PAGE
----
American Chemistry Council


Peter Wright’s 50+ Chemical Facility Conflicts: A Disaster Waiting to Happen

, science and policy analyst, Center for Science and Democracy

Peter Wright, President Donald Trump’s nominee to lead the EPA’s Office of Land and Emergency Management, will face the Senate Environment and Public Works committee at his nomination hearing this Wednesday. Mr. Wright has spent the majority of his career working as an attorney for Dow Chemical Company (now DowDuPont). Would he make a smooth transition from defender of polluters to defender of the public? Under Pruitt’s lead, it seems unlikely that public safety would be at the top of his agenda. Read more >

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Debriefing the EPA’s Science Advisory Board Meeting

, science and policy analyst, Center for Science and Democracy

I spent most of Thursday and Friday this week at the EPA’s Science Advisory Board meeting in Washington, DC, as the 44 members gathered to discuss EPA’s regulatory agenda and hear updates from EPA programs on lead, per- and polyfluoroalkyl substances (PFAS), and the Integrated Risk Information System (IRIS). As I explained earlier this week, it was the first meeting for 18 of the members who had been appointed after Administrator Pruitt issued his directive barring EPA-funded scientists from serving on the committee. Read more >

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Scott Pruitt’s EPA Grant Ban Doesn’t Apply to States or Tribes. Here’s Why That’s Interesting.

, Deputy director, Center for Science & Democracy

This afternoon, EPA Administrator Scott Pruitt announced that nobody who receives an EPA grant should be allowed to provide scientific advice to the agency. Yep—those scientists, the ones that the EPA thinks do the most promising research related to public health and the environment? Their advice isn’t welcome anymore. We’ve written a lot about how this represents a major step in the political takeover of science advice at EPA. Read more >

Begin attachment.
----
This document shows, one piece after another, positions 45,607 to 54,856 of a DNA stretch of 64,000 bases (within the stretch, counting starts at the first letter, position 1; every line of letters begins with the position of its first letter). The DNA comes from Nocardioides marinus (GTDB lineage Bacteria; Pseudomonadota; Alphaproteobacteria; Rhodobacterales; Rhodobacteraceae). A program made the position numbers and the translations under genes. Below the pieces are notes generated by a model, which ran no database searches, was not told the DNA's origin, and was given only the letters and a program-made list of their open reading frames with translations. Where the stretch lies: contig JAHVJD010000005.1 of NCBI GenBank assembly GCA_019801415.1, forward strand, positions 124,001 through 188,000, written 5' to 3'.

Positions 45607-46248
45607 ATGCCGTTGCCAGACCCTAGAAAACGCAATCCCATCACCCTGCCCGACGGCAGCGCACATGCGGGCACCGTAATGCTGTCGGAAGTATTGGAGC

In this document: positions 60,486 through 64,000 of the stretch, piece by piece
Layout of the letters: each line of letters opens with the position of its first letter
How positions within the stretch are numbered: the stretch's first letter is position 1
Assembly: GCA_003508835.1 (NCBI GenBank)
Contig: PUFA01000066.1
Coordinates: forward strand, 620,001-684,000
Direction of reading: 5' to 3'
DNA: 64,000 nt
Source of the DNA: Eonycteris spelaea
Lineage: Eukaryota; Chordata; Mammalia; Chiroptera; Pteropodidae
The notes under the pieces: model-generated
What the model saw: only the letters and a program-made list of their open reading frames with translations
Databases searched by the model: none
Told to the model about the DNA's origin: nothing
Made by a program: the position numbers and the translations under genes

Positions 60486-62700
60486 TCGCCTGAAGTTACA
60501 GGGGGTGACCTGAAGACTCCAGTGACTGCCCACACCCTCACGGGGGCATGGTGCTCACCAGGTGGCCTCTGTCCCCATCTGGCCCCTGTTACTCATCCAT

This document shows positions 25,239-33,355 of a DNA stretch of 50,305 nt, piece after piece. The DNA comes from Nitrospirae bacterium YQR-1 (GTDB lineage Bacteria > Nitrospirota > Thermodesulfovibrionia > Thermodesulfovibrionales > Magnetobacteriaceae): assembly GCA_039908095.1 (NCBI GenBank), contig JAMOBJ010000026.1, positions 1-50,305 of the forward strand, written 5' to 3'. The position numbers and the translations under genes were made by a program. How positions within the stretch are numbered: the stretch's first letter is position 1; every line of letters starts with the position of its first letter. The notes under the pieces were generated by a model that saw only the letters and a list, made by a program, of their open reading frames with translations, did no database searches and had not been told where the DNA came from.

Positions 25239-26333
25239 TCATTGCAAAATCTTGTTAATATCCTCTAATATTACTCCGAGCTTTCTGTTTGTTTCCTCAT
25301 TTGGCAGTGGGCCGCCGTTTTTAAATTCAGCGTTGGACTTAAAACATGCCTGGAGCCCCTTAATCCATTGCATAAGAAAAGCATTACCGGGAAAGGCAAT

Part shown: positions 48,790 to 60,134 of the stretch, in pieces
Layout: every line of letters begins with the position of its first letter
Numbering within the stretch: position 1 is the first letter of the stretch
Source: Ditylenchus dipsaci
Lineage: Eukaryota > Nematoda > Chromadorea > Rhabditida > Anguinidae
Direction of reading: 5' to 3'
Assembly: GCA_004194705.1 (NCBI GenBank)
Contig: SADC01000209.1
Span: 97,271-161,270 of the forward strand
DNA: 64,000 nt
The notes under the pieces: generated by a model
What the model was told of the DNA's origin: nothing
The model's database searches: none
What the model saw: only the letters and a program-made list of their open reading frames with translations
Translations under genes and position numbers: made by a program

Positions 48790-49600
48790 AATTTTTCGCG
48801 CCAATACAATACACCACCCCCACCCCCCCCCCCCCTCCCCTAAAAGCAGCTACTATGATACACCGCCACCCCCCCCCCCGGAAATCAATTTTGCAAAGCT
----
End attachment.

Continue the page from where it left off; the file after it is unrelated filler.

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Photo: Gage Skidmore/CC BY-SA 2.0 (Wikimedia)

Scott Pruitt Deals Yet Another Blow to Independent Science Advice at the EPA

, science and policy analyst, Center for Science and Democracy

Before September, the EPA’s Science Advisory Board was composed of 47 scientists volunteering their time as public servants to help advise the agency on issues ranging from the safety of selected chemicals to the types of models used by the agency to sufficiently study emissions. Read more >

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Who Not to Pick for the EPA’s Science Advisory Board

, science and policy analyst, Center for Science and Democracy

In its effort to fill fifteen positions on the Science Advisory Board, the EPA has posted a list of 132 nominees to be a part of the esteemed EPA Science Advisory Board (SAB). The SAB is a group of over forty scientists, experts in a range of disciplines, who provide peer review and expert advice on EPA issue areas.

While many of the nominees are highly qualified and distinguished in their fields, there are a handful of individuals that are extremely concerning due to their direct financial conflicts, their lack of experience and/or their historical opposition to the work of the EPA in advancing its mission to protect public health and the environment.

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